William Carlos Williams’ short stories, collected as The Farmers' Daughters or The Doctor Stories, possess all of the economy and grace of that other great writing doctor, Anton Chekhov (and the stories don’t labor, as Chekhov's must for most of us, under the burden of translation). The luminous clarity of his prose, and the uncanny clear-sightedness of his vision, give these pieces that mysterious shimmer that makes the short story of the latter half of the 20th century such an important literary form—and puts these stories at the foundation of that tradition. It seems almost incidental that he writes as a doctor—except, of course, that it isn’t. For anyone looking to meet Lear’s “bare, forked animal” in the vulnerable flesh, and see the world through a doctor’s eyes, this is the essential source.
Thank you, Terrence! Readers, do you see anything you would like to pick up?
In John Scalzi's science fiction novel Lock In, a murder mystery becomes incredibly complex when a strange virus comes into play. Our reviewer writes, "Scalzi shows that being a master storyteller isn’t so much about finding new ingredients as it is about combining old standards in ways that are fresh and engaging. But here Scalzi does both, and his novel twist on robot lit alone would make Lock In worth the read." (Read the full review here.)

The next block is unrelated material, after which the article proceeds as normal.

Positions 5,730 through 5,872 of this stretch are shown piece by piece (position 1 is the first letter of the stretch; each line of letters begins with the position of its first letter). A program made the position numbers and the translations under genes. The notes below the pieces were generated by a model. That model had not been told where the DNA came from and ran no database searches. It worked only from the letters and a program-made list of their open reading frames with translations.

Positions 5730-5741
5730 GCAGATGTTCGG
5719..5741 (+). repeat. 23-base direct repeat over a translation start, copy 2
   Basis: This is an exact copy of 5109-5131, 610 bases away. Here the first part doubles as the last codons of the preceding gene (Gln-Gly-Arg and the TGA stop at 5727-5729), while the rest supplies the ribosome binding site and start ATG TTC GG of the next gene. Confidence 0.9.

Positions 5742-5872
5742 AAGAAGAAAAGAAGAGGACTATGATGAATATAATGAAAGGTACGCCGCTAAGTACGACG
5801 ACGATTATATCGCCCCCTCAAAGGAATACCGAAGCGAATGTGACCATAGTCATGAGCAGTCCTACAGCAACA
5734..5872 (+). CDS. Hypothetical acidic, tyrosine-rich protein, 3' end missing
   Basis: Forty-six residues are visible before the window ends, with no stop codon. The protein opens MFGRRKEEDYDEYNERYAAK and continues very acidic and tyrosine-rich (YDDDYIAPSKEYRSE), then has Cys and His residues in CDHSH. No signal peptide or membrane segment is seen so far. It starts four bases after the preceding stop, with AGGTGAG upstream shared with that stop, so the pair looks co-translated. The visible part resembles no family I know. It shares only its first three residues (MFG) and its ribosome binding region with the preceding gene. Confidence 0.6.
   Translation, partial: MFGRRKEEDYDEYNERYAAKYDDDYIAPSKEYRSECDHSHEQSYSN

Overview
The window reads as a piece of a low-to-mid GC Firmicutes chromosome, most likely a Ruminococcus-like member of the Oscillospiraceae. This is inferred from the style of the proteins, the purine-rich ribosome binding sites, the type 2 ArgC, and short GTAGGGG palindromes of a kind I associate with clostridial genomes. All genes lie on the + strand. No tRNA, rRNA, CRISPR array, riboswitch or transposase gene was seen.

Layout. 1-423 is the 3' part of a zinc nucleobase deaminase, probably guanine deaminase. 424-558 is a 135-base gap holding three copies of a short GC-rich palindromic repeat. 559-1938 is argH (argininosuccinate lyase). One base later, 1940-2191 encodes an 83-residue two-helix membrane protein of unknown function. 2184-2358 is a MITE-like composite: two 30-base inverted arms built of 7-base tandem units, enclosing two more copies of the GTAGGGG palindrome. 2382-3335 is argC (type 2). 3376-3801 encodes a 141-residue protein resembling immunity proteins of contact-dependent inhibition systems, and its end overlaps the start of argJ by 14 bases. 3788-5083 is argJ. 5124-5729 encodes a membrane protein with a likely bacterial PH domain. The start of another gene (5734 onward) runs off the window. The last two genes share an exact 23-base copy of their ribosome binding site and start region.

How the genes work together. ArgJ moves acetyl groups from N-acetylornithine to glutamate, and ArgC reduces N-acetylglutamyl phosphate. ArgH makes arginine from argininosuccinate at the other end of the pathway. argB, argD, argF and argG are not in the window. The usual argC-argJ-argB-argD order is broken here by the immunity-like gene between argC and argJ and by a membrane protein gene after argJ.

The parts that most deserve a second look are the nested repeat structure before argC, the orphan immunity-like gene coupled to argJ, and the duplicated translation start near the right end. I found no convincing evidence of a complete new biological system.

We were curious about the books Scalzi has enjoyed reading lately, so we asked him to recommend three favorites.
This is Leckie's follow-up to Ancillary Justice, the novel that won just about every major science fiction fantasy award in the last year—the Hugo, the Nebula, the Clarke and more—and established Leckie as one of the best new voices in the genre (and also made me look super smart for blurbing the book). I'm doubling down on my Leckie fandom because Ancillary Sword is a very fine follow-up, featuring her fascinating protagonist Breq heading right back into the thick of things with a new mission and new troubles. Get it—you won't regret it.
I knew James Cambias when we were both working on the student newspaper at the University of Chicago, and he was a master storyteller even then, writing about the history of Chicago. In A Darkling Sea, the setting is vastly different—under the water of a distant planet—but Cambias spins an enthralling tale of (accidental) first contact with an alien species and all the complications that arise from it. Old school science fiction told in a new way.
Hurley has been writing smart, tough, vivid fantasy for a while now, but this book feels like a breakout for her. Set in a world where competing magic systems wax and wane with the movement of moons, the characters respond to an encroaching war—and to a wrinkle in the magic systems which brings into question the idea of individuality. It’s fantastic, in the many senses of the word.
Thank you, John! See anything you'd like to read?
(Author photo by Athena Scalzi)